The Washington Redskins could not have picked a better time to play the New York Giants.
The NFC East-leading Redskins (4-2) have won two straight, are coming off a big win over Dallas, and now face a team that’s seen its management trade cornerback Eli Apple and defensive tackle Damon Harrison — two starters — for late-round draft picks in the week leading to Tuesday’s NFL trading deadline.
It’s clearly a housecleaning as the Giants (1-6) struggle through a second straight dismal season.
How the Giants react remains to be seen.
The bottom line is the Redskins should be licking their chops heading into Sunday’s game at MetLife Stadium. New York has lost four in a row and won four times in 23 games over the last two seasons.
Washington left tackle Trent Williams is wary, insisting the so-called easy game might be a distraction.
“You’re going through so much that football is your sanctuary,” Williams said of the Giants. “Football is where you kind of go to let off frustration. We can go in there and look at them from an outside perspective and say, ‘All right, they’re going through a lot. They should easily lay down and let us win this game.’
“In reality, no matter what they’re going through, playing on Sunday can fix everything. When your building is on fire and you win, it kind of puts it off for a second.”
The Giants were adamant in saying they will show up Sunday.
“We’re not throwing in the towel at all,” said B.W. Webb, who will probably replace Apple. “That’s disrespectful to us players. We don’t go into any game thinking we are just going to throw it away. We fight every week for our families, our kids and each other. It’s disrespectful when we hear that, that someone says we are tanking or something like that.”
Some things to watch on Sunday:
ALL DAY, NOT EVERY DAY
Adrian Peterson still is producing at age 33, with four games of at least 95 yards rushing, and 10th in the NFL with 438 yards despite dealing with shoulder and knee injuries. With a career total of 12,714 entering Sunday, the guy nicknamed “AD” — as in “All Day” — needs only 26 to surpass Tony Dorsett and move into ninth in league history.
In a nod to Peterson’s age and health, coach Jay Gruden is giving his starting running back Wednesdays off. “The crazy thing is, I don’t like it. I’d rather be out there, practicing with those guys. But (I’m) being smart: I’ve been around for a long time. I think I’ve paid my dues,” Peterson said.
The trades of Apple to the Saints and Harrison to the Lions create opportunities for Webb and tackle Dalvin Tomlinson. Webb has been the Giants’ nickel back. He probably will start at cornerback, like he did when Apple missed a game in Houston with a groin injury. Coincidently, the Giants won. Tomlinson has been in the rotation at tackle. He probably will start with rookie B.J. Hill.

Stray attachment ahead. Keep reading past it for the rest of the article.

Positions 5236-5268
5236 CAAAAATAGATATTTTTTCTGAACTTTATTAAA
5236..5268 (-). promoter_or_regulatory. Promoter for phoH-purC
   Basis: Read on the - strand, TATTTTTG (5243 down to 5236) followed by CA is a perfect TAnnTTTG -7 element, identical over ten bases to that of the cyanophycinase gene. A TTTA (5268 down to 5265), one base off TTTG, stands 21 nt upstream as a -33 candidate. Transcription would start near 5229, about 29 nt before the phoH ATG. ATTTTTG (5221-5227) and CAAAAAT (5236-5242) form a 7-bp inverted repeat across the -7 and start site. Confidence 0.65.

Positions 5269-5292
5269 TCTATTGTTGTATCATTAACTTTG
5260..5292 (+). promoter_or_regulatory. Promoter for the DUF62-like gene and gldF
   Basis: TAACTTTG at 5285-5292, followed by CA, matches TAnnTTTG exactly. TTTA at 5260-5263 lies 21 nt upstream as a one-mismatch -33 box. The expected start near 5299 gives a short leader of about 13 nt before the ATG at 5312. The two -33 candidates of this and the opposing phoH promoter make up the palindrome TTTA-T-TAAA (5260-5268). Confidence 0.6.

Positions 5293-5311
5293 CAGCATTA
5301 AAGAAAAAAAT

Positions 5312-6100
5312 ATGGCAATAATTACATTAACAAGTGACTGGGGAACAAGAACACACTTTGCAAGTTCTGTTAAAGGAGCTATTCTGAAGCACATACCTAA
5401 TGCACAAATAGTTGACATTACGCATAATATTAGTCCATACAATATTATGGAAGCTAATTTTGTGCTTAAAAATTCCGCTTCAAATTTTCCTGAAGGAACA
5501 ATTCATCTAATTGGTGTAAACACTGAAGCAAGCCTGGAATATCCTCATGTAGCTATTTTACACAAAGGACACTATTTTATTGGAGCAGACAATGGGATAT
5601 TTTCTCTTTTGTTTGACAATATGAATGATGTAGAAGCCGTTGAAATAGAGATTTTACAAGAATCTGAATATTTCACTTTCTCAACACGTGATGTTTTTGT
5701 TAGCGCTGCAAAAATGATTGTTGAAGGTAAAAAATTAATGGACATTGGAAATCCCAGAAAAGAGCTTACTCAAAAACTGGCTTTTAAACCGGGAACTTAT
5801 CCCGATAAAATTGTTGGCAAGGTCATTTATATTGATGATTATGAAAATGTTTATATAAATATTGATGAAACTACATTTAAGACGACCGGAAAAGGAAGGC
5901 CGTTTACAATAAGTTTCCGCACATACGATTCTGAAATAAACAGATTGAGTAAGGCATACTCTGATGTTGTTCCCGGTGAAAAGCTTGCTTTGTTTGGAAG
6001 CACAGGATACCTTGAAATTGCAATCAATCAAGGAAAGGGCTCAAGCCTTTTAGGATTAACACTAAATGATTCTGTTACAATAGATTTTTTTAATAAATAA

With Harrison gone, the Skins are sure to test them with Peterson.
Just like everyone else who watches football, Peterson has been impressed by Giants rookie RB Saquon Barkley. “From what I’ve seen so far, he shows some God-given ability. Great patience. His lower-body strength and balance is amazing. He flows,” Peterson said. “I always sit back and watch young guys when they come in, and he’s one of those guys that really excites me.”
The Giants thought they solved their offensive line problems signing left tackle Nate Solder and guard Pat Omameh as free agents and drafting guard Will Hernandez in the second round. Despite having Barkley in the backfield, the Giants rank 30th in rushing and Eli Manning has been sacked 24 times. Solder and Hernandez have struggled on the left side the past two weeks. Expect the Redskins to probe there.
Giants coach Pat Shurmur expects to use the same combination as last week, with Spencer Pulley starting at center and John Greco at right guard. Chad Wheeler is the right tackle.
Safety D.J. Swearinger has nicknamed defensive linemen Jonathan Allen and Daron Payne “the Alabama Wall,” and that duo — first-round draft picks the past two years after starring for the Crimson Tide — is a big part of Washington’s sudden ability to stop the run. The Redskins are giving up 87.3 yards on the ground each game, third in the NFL.
One key: Washington is one of two clubs (Minnesota is the other) not to allow a 20-yard run this season. Last season, Washington owned the worst run defense in the NFL, allowing 134.1 yards per game.
Source: The Associated Press